2. I would love to see how a player like the Archos 32 would do. This player would be a good alternative to the iPod Touch 8gb for over $100 cheaper. Ppppplease!

  3. Anonymous, Do you have an Archos 32? About one in 4 reviews on Amazon says it locks up all the time, Archos customer support is horrible, they die completely and have to be returned, the WiFi range is very poor, etc. I have an Android phone (which, sadly, has its headphone output restricted to meet European regulations) and I've been waiting for a solid inexpensive Android PMP. It sounds like Archos might have cut too many corners?

  4. Interesting design choices. The Cowon U5 has a higher output impedance that is very intolerant of low impedance headphones (rolled off the bass with them) but as a line out is much flatter. It also measures even better than the Sansa Clip V2 (non plus model) and has an obviously more refined sound than anything I've heard from Sansa.

  5. Hi NwAvGuy!

    I do like your all review in terms of audio technology.

    I need your Recommendation for buying the Cowon X7, FiiO E7 and Sennheiser HD598.

    I now have an iPod 4th 32Gb and Klisph S4i.

    I want to upgrade my audiophile experience so i don't mind to spend more money for these.

    But i do need your help for my confusing. So i have some questions below:

    1) Do the set of Cowon X7 player, FiiO E7 portable DAC/amp and headphone Sennheiser HD598 match together for lossless experience?

    2)What is different between Cowon X7 and iPod touch 4th with Fiio E7, interms of sound quality and DAC? (Cause of your review above mentioned that iPod have good DAC integrated)

    3) Do i need to buy the Sennheiser 598 for the Cowon X7 enhancement, or i can use my old Klisph?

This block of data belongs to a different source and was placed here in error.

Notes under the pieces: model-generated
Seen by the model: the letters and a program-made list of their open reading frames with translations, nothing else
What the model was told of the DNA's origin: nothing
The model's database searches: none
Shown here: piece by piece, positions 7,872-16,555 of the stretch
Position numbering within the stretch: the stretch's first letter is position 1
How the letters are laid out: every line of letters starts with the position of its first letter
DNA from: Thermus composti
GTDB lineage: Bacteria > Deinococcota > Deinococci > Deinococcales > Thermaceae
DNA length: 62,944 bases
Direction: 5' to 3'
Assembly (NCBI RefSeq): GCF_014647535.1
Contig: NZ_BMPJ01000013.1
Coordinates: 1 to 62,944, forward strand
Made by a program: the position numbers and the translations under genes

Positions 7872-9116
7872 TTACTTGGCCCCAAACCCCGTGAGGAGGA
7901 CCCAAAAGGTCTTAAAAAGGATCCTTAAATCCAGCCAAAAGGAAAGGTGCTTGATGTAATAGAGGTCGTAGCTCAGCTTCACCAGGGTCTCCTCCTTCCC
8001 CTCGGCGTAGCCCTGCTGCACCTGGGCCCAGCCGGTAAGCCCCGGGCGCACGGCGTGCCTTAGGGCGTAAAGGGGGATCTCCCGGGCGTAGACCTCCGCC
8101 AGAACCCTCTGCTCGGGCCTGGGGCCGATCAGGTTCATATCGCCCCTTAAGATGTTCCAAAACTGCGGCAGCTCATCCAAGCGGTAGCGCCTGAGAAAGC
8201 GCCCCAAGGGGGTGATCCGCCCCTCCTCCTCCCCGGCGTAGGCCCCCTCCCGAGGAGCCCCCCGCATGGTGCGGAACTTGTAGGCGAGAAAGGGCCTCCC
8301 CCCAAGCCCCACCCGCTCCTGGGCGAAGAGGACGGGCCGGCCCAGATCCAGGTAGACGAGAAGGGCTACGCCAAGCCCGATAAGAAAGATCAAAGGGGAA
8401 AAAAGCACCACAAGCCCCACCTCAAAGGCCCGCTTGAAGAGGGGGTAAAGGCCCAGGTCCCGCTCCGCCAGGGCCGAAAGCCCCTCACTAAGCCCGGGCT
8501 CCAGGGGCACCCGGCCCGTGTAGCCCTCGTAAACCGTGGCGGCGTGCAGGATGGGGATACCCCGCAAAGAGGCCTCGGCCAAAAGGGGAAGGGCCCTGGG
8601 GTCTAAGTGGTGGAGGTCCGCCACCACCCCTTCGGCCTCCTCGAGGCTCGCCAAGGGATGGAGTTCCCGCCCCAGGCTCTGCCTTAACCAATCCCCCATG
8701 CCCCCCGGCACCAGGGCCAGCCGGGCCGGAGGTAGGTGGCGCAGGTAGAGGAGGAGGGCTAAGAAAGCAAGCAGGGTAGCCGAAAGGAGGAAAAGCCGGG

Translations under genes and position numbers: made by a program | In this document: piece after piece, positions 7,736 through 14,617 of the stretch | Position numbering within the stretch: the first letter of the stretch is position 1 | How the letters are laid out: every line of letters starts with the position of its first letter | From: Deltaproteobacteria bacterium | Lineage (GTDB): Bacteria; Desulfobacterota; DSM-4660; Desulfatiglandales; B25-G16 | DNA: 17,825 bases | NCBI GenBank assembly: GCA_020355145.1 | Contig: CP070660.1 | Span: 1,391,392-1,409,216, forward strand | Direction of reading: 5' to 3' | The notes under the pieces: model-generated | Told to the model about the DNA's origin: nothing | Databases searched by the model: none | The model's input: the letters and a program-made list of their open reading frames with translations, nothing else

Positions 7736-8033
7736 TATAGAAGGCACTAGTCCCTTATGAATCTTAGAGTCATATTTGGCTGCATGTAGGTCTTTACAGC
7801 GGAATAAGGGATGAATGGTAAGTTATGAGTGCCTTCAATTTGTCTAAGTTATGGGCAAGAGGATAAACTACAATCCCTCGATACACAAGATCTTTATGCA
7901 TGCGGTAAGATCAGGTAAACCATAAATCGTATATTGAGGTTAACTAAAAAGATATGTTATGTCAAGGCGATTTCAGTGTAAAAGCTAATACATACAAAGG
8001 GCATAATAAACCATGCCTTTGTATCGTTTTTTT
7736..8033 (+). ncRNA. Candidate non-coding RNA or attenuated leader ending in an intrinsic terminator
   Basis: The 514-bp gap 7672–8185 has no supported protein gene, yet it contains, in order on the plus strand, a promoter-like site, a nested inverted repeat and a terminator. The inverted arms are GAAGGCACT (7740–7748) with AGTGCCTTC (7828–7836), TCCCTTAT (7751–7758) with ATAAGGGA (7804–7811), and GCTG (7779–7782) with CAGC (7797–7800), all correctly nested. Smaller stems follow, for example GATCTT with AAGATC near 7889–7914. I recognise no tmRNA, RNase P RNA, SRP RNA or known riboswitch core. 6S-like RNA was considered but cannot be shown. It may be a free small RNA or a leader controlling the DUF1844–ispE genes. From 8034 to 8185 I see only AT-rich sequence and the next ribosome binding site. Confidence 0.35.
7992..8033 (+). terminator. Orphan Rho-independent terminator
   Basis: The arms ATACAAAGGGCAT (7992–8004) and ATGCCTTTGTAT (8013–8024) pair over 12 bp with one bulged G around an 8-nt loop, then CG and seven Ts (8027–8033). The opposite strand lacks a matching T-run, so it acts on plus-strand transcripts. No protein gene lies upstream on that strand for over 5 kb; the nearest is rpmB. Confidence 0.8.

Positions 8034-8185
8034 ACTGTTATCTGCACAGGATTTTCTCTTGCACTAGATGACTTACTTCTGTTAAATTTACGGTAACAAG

4) Can the headphone Sennheiser work well with Cowon X7 or iPod without portable amp E7?

    Note: I also want to use E7 and Sennheiser for my lossless music on laptop.

    Thanks in advance for your comment.

  6. The iTouch 4G will likely outperform, or match, any Cowon player except for maximum output. I would just keep your iPod. The user interface on any Cowon is nowhere near as nice, and you can't run tens of thousands of cool apps on a Cowon, check your email, etc.

    I would try the HD598 without an amp on your iPod. If it's loud enough, smile and be happy. :) If it's not, buy a FiiO E6 and be happy. You don't need a USB DAC, like the E7, for iPod use.

    The DAC in the Touch 4G is better than most outboard DACs. Using an external DAC with the Touch 4G is just snake oil and a bad idea. But the E7 cannot even be used that way. You need something like the HRT iStreamer but it's still a waste of money.

  7. Thanks NwAvGuy for your quick reply.

    I know iPod has a good DAC, but it can't play FLAC, APE.

    So i need your advice again for the sound quality between COWON Lossless support with BBE and iPod with lot of good stuff, better DAC and doesn't support Lossess (except ALAC - lossless conversion).

    If it was ALAC, is there any different with FLAC in terms of sound quality?

    I'm also asked you about iPod with Fiio E7 vs NuForce uDAC-2 in this "http://nwavguy.blogspot.com/2011/02/nuforce-udac-2-drama.html and http://nwavguy.blogspot.com/2011/05/fiio-e7-usb-dac-amp.html". After read your advices, then i refer buying E7 for my iPod.

    So now i don't need to buy E7 anymore, do I?

    In summary, i have some final questions for your advice.

    1) If your answer for the above question about Lossless music is COWON Player, so what is the best Portable DAC/Amp for it? EX: E6/E11 with amplifier function only or E7/E10 with DAC/Amp?

    2)If not COWON, i will keep my iPod and try it with new Sennheiser HD598 and/or E5/E6/E10 with Amp function.

    3) I also want to listen my Lossless file on laptop more often when at work and at home (Portable player for other time on bus, exercise...) with new Sennheiser HD598. So, which is your recommendation for the DAC/amp device? EX: uDAC-2, E7 or E7/E9 combo, E10?

    Hope you understand my confusing.

    I really appreciate your help, and you are the expert so far i know about this field. I tried to search many web page, but most of them not enough info like which one i read here.

    Thanks again.